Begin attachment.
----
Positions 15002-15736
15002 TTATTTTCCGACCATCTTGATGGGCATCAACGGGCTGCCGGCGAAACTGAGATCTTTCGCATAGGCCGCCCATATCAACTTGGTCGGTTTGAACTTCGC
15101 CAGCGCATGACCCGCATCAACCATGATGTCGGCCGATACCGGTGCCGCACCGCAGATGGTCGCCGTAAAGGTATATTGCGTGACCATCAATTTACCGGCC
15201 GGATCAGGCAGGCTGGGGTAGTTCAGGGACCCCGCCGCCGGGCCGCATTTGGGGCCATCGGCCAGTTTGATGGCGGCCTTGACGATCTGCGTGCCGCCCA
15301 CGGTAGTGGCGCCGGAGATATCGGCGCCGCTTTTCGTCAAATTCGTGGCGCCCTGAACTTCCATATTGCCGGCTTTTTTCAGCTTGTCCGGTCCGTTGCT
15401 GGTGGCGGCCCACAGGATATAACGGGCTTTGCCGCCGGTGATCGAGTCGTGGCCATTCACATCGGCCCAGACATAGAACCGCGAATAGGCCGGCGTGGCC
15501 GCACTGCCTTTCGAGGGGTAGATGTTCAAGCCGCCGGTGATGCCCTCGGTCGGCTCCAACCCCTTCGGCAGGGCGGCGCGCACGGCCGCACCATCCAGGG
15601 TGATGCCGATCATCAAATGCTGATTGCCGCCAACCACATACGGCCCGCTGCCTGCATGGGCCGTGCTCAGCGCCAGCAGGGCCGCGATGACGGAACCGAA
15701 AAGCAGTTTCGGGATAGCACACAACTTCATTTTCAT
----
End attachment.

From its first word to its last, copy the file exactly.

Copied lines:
Positions 15002-15736
15002 TTATTTTCCGACCATCTTGATGGGCATCAACGGGCTGCCGGCGAAACTGAGATCTTTCGCATAGGCCGCCCATATCAACTTGGTCGGTTTGAACTTCGC
15101 CAGCGCATGACCCGCATCAACCATGATGTCGGCCGATACCGGTGCCGCACCGCAGATGGTCGCCGTAAAGGTATATTGCGTGACCATCAATTTACCGGCC
15201 GGATCAGGCAGGCTGGGGTAGTTCAGGGACCCCGCCGCCGGGCCGCATTTGGGGCCATCGGCCAGTTTGATGGCGGCCTTGACGATCTGCGTGCCGCCCA
15301 CGGTAGTGGCGCCGGAGATATCGGCGCCGCTTTTCGTCAAATTCGTGGCGCCCTGAACTTCCATATTGCCGGCTTTTTTCAGCTTGTCCGGTCCGTTGCT
15401 GGTGGCGGCCCACAGGATATAACGGGCTTTGCCGCCGGTGATCGAGTCGTGGCCATTCACATCGGCCCAGACATAGAACCGCGAATAGGCCGGCGTGGCC
15501 GCACTGCCTTTCGAGGGGTAGATGTTCAAGCCGCCGGTGATGCCCTCGGTCGGCTCCAACCCCTTCGGCAGGGCGGCGCGCACGGCCGCACCATCCAGGG
15601 TGATGCCGATCATCAAATGCTGATTGCCGCCAACCACATACGGCCCGCTGCCTGCATGGGCCGTGCTCAGCGCCAGCAGGGCCGCGATGACGGAACCGAA
15701 AAGCAGTTTCGGGATAGCACACAACTTCATTTTCAT